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Malta. A “peace laboratory” in the heart of the Mediterranean, where migrants are not numbers but persons

“We are here to bear witness to the words of the Gospel when Jesus says: 'I was a stranger and you welcomed me'. Problems are not solved with seminars and lectures. The only way to fight injustice and poverty is to walk with the people who are suffering from these problems.” SIR interviewed Father Dionysius Mintoff, a Franciscan friar, founder of the "John XXIII Peace Laboratory", which welcomes and assists migrants arriving on the island. Mali, Eritrea, Ethiopia, Senegal, Sudan, Somalia: these are the countries of departure of the migrants, severely tested by wars, political instability, climate change and extreme poverty. Their dream - says a young man from Sudan - is very simple: "to live a good life"

Malta, PeaceLab (Foto Sir)

(from Malta) There is a constant flow of young people knocking at the door or asking for information over the phone. Father Dionysius Mintoff, a Franciscan friar, answers, asks questions and gives clear instructions on where to go and what to do, despite his 93 years and a body bent by his long life. Obtaining papers as an asylum seeker is the main problem for everyone. Without it, he emphasises clearly and firmly, they either have to go back or be left on the street. The John XXIII Peace Lab is a peace workshop. Or, more simply, a place of refuge and support, a place where migrants can make a new start and build a future. Pope Francis visited this place during his Apostolic Journey to Malta in April 2022. It is situated in Hal Far, where the airport is located. Not far from here, until a month ago, there were 12,000 migrants in the refugee camp. Now there are almost none. The young people who are welcomed at the Father Dionysius Centre come from Mali, Eritrea, Ethiopia, Senegal, Sudan and Somalia, countries that have been hard hit by war, political instability, climate change and extreme poverty. The young men – says the priest – face months or even years of travel, detention and abuse. As the Franciscan priest was speaking, a young man appeared at the door. He is 26 years old. He comes from Sudan. He is wearing jeans and a red sweater. All he says, his voice broken with emotion, is one word: “home”. Then he shows a document. It looks like a passport. He holds it out as if it were his most precious asset. But the Franciscan friar tells him that it is not valid in this country, that he must apply for an asylum document, and that if he is caught without this “paper”, he risks be sent back to where he came from and spoiling everything.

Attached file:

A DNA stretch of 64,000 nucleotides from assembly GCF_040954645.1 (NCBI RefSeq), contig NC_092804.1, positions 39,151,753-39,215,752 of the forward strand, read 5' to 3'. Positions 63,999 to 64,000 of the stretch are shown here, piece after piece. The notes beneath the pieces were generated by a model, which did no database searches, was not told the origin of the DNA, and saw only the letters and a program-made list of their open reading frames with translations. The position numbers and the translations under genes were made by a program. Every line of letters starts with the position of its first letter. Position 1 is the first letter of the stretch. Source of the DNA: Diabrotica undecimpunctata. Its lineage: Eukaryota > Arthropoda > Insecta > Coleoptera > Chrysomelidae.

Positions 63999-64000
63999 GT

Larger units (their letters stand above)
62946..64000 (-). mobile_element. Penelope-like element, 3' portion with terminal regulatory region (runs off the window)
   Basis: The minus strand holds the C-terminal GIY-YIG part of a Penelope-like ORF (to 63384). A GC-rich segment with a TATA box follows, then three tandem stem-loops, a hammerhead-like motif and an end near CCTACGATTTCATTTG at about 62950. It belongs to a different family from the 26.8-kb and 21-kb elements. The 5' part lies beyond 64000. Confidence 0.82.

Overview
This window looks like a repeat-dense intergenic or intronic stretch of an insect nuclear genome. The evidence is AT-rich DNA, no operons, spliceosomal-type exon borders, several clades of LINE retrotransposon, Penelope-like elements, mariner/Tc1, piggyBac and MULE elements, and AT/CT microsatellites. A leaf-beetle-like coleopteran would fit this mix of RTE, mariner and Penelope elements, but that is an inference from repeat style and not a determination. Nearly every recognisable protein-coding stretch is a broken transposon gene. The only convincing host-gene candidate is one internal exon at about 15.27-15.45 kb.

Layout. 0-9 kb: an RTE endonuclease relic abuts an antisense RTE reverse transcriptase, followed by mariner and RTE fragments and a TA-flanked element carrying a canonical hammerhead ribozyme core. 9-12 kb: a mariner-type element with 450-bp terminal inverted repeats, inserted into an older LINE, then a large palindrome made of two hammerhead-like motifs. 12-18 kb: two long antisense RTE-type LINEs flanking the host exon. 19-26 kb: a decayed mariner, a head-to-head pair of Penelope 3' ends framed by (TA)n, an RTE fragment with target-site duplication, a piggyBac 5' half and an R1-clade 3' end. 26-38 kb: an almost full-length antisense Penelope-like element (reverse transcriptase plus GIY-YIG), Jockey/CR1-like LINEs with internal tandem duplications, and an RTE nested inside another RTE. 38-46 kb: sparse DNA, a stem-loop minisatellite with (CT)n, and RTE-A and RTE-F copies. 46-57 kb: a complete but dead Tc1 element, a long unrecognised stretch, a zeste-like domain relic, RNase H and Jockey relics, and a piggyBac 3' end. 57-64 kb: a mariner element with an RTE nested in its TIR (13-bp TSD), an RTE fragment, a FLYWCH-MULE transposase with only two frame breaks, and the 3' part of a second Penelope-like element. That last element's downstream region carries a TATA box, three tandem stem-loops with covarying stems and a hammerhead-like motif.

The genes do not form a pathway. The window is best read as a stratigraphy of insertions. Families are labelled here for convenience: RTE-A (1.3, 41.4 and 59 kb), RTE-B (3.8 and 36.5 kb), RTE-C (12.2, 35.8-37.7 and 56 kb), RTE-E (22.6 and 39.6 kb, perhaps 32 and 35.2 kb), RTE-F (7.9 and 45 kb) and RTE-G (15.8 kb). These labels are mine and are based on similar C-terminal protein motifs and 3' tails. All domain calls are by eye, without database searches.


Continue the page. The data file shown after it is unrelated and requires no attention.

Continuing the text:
There are currently 54 young men hosted in the Peace Lab. But the numbers are constantly changing. In the mornings there are very few people because almost everyone is working. The centre provides food, accommodation and the opportunity to pray in the church or mosque. Every day, four doctors take turns to provide medical care in a very small clinic set up on the premises. There are also rooms for meetings and an English and ‘general skills’ school to help them adjust to the different countries they arrive in. Hasan, 24, from Somalia, comes out of one of the rooms. He works as an Arabic translator with the Sudanese boy. His life is a difficult journey through refugee camps, boat crossings, stopovers. Only his final destination is certain: he lives here now.

He laughs when asked if he has a dream. “I don’t know,” he replies. “I would be happy if I could live a good life.”

“War is painful, very painful,” says Father Dionysius with a serious look on his face. “It hurts everyone, the victors and the vanquished. It kills innocent people. It causes suffering, destruction and death. And the more wars there are in the world, the more refugees knock on the doors of our countries for help”. He has vivid memories of the day he spent with Pope Francis. “He was supposed to be here for half an hour,” says the Franciscan priest. “In fact, he was with us for three hours and had a dialogue with our boys and listened to their stories. On that occasion, the Pope stressed the importance of “places of humanity”, where people are not treated “like numbers, but for who they are”, with their faces and stories, “simply men and women, brothers and sisters”. “We are here to bear witness,” adds Father Dionysius, “to put into practice the words of the Gospel when Jesus says: ‘I was a stranger and you welcomed me’. Seminars and lectures will not be the solution to these problems. The only way to fight injustice and poverty is to walk with the people who suffer from them”. The Franciscan takes out from among his papers a notebook filled with handwritten notes. He takes out one written many years ago:

“You have to live with people to know their problems. You have to live with God to solve them”.

What would you like to say to Pope Francis today? “I would like to tell him that on Saturdays and Sundays the church is always full of people praying for him. May God give him the strength to continue sowing seeds of love and hope, especially where there is poverty and war, and may he see them grow robust and long-lasting.”

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